Skip to main content

Early (years) reactions: comparative analysis of early childhood policies and programs during the first wave of the COVID-19 pandemic



During the first wave of COVID-19 there was little evidence to guide appropriate child and family programs and policy supports.


We compared policies and programs implemented to support early child health and well-being during the first wave of COVID-19 in Australia, Canada, the Netherlands, Singapore, the UK, and the USA. Program and policy themes were focused on prenatal care, well-baby visits and immunization schedules, financial supports, domestic violence and housing, childcare supports, child protective services, and food security.


Significant heterogeneity in implementation of OECD-recommended policy responses was found with all of the included countries implementing some of these policies, but no country implementing supports in all of the potential areas.


This analysis gives insight into initial government reactions to support children and families, and opportunities for governments to implement further supportive programs and policies during the current pandemic and future emergencies.

Peer Review reports


Healthy growth and development, from the prenatal environment to the first 5 years of life, plays a major role in health and well-being across the life course [1]. Social and environmental factors, such as family structure, socioeconomic status, housing, and nutrition, during early childhood influences the probability of future obesity, heart disease, mental health, educational outcomes and involvement in the criminal justice system [2]. In particular, adverse childhood experiences (ACEs), such as domestic violence, being the child of a parent with a mental health condition, or experiencing abuse or neglect, are associated with long-term stress-related changes in the nervous, endocrine and immune systems, leading to multiple poor health conditions such as type 2 diabetes, mental disorders, and cognitive decline [3].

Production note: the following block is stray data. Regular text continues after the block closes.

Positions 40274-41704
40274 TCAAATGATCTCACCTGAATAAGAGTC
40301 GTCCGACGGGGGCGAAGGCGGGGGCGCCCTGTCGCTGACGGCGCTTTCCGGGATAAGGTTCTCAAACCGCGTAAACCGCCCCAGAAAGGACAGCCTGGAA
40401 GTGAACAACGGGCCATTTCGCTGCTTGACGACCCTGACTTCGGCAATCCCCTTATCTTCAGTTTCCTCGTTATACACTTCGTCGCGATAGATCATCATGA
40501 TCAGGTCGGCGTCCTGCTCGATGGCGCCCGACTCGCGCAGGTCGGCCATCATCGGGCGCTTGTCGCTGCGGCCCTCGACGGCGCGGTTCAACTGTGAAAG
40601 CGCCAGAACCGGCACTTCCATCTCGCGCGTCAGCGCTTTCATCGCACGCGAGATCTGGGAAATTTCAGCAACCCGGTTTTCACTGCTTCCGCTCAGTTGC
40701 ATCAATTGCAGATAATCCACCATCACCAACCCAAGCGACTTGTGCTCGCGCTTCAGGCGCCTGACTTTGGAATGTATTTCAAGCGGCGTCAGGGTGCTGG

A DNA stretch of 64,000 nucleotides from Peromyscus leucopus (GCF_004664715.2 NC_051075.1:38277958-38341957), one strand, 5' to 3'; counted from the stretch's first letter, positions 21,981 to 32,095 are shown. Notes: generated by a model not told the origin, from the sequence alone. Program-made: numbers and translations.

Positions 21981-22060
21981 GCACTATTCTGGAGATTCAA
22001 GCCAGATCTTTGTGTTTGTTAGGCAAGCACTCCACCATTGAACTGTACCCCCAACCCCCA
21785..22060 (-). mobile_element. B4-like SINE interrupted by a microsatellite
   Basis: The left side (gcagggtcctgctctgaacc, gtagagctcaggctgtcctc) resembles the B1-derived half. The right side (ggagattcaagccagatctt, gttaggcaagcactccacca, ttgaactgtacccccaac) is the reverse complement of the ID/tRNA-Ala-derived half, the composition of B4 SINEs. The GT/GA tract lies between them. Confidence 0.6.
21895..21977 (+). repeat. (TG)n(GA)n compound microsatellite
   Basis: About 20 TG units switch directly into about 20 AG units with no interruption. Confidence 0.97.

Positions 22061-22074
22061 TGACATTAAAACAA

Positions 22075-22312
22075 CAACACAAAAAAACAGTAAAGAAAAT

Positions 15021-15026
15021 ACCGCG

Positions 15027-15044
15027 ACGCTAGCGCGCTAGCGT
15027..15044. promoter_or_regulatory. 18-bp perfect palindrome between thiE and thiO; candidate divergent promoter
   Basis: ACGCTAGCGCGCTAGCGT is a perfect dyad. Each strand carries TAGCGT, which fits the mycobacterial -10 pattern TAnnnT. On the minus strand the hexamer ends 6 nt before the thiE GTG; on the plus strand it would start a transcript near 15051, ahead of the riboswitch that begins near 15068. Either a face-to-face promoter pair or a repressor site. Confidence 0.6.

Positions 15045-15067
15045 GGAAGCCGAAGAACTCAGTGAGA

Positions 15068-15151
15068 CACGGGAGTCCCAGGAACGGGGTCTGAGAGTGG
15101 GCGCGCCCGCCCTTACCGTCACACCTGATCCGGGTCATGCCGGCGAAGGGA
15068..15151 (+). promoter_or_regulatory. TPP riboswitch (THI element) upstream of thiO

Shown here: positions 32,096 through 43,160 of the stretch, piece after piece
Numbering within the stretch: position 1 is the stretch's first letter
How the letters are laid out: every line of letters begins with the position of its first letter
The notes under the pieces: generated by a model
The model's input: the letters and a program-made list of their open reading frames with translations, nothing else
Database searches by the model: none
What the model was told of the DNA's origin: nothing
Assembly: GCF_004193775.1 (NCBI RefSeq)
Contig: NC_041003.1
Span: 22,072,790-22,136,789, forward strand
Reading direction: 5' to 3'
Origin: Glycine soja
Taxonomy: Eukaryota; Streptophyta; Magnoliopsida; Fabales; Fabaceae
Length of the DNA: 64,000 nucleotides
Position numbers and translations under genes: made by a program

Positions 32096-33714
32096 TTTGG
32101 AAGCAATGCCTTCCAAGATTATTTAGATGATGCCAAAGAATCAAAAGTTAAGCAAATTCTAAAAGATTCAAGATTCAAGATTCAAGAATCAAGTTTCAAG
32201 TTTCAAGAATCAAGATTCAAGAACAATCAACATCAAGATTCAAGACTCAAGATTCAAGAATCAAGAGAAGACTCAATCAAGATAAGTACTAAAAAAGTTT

Policies and programs that promote positive social and physically active environments for young children and their families have the potential to improve early childhood development, and subsequently health for entire populations. For example, across several countries from a range of political legacies, those that provided mothers with longer maternity leaves and higher maternity pays had higher rates of breastfeeding initiation, which promotes sensory and cognitive development, and is associated with improved infant health and behavioural outcomes [4]. Similarly, countries that publicly funded early childhood education had higher literacy rates at 15 years of age than those that were privately funded [5]. Early childhood education can also positively impact motor development, cognitive function, emotional wellbeing, and social relationships through play [6]. Early childhood food supplementation programs have been found to improve childhood nutrition and psychosocial development, particularly if those programs are delivered through childcare centres [7]. Parental income supports, including child tax credits, have also been found to prevent and mitigate the effects of ACEs and improve long-term health outcomes and educational attainment [8, 9]. Furthermore, programs that target specific populations can decrease social inequity within countries (e.g., evidence-based home visiting programs for vulnerable first-time mothers such as nurse-family partnership) [10, 11]. Thus, governmental policies and programs are able to impact early childhood health and development.